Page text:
Cem's hands-on enterprise software experience contributes to the insights that he generates. He oversees AIMultiple benchmarks in dynamic application security testing (DAST), data loss prevention (DLP), email marketing and web data collection. Other AIMultiple industry analysts and tech team support Cem in designing, running and evaluating benchmarks.

Throughout his career, Cem served as a tech consultant, tech buyer and tech entrepreneur. He advised enterprises on their technology decisions at McKinsey & Company and Altman Solon for more than a decade. He also published a McKinsey report on digitalization.

He led technology strategy and procurement of a telco while reporting to the CEO. He has also led commercial growth of deep tech company Hypatos that reached a 7 digit annual recurring revenue and a 9 digit valuation from 0 within 2 years. Cem's work in Hypatos was covered by leading technology publications like TechCrunch and Business Insider.

Cem regularly speaks at international technology conferences. He graduated from Bogazici University as a computer engineer and holds an MBA from Columbia Business School.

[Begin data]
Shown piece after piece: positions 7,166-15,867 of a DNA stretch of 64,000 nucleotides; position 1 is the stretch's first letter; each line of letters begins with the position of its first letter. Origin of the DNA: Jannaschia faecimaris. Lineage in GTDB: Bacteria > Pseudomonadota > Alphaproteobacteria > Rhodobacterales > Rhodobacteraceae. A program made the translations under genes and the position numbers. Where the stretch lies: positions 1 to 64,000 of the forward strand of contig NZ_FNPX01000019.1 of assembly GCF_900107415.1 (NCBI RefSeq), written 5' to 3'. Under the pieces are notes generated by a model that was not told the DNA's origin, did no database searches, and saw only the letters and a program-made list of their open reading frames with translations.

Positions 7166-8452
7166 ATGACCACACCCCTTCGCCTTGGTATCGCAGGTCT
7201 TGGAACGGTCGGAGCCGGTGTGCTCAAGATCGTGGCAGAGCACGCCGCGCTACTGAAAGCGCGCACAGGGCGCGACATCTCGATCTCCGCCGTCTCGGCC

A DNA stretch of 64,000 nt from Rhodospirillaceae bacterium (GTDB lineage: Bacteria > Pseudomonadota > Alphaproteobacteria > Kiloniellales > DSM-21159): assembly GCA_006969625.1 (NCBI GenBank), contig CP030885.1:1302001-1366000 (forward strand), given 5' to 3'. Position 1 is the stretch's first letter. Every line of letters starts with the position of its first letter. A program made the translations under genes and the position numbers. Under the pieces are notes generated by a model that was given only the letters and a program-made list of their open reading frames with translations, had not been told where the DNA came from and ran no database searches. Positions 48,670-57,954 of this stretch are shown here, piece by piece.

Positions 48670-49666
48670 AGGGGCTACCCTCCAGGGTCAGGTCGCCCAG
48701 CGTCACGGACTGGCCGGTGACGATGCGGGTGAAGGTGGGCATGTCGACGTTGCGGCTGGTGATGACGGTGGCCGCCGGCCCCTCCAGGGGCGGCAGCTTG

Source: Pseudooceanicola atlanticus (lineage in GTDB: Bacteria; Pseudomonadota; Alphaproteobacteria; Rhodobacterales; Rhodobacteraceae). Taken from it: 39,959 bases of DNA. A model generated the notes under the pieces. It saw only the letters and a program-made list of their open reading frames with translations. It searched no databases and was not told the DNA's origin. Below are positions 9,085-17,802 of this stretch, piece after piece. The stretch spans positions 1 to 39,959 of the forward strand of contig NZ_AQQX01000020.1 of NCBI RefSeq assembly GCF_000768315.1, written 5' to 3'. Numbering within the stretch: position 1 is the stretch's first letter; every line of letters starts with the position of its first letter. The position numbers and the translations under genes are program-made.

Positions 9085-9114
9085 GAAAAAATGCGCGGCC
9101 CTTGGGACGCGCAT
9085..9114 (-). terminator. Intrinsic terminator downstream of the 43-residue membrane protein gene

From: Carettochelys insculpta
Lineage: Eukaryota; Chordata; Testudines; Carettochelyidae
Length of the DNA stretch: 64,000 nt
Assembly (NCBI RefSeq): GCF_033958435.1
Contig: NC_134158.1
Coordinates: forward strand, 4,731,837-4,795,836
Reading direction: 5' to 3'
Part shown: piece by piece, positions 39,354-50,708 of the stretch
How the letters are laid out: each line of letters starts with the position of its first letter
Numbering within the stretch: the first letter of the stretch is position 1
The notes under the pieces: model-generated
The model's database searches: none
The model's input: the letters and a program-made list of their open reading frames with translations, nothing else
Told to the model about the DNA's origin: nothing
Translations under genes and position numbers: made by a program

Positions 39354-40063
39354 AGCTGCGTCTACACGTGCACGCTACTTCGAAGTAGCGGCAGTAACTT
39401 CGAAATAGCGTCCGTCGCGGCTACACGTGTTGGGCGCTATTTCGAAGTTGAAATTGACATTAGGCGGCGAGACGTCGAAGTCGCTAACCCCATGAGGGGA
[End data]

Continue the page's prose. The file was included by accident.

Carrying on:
Sources:

AIMultiple.com Traffic Analytics, Ranking & Audience, Similarweb.
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Microsoft invests $1 billion in OpenAI to pursue artificial intelligence that’s smarter than we are, Washington Post.
Data management barriers to AI success, Deloitte.
Empowering AI Leadership: AI C-Suite Toolkit, World Economic Forum.
Science, Research and Innovation Performance of the EU, European Commission.
Public-sector digitization: The trillion-dollar challenge, McKinsey & Company.
Hypatos gets $11.8M for a deep learning approach to document processing, TechCrunch.
We got an exclusive look at the pitch deck AI startup Hypatos used to raise $11 million, Business Insider.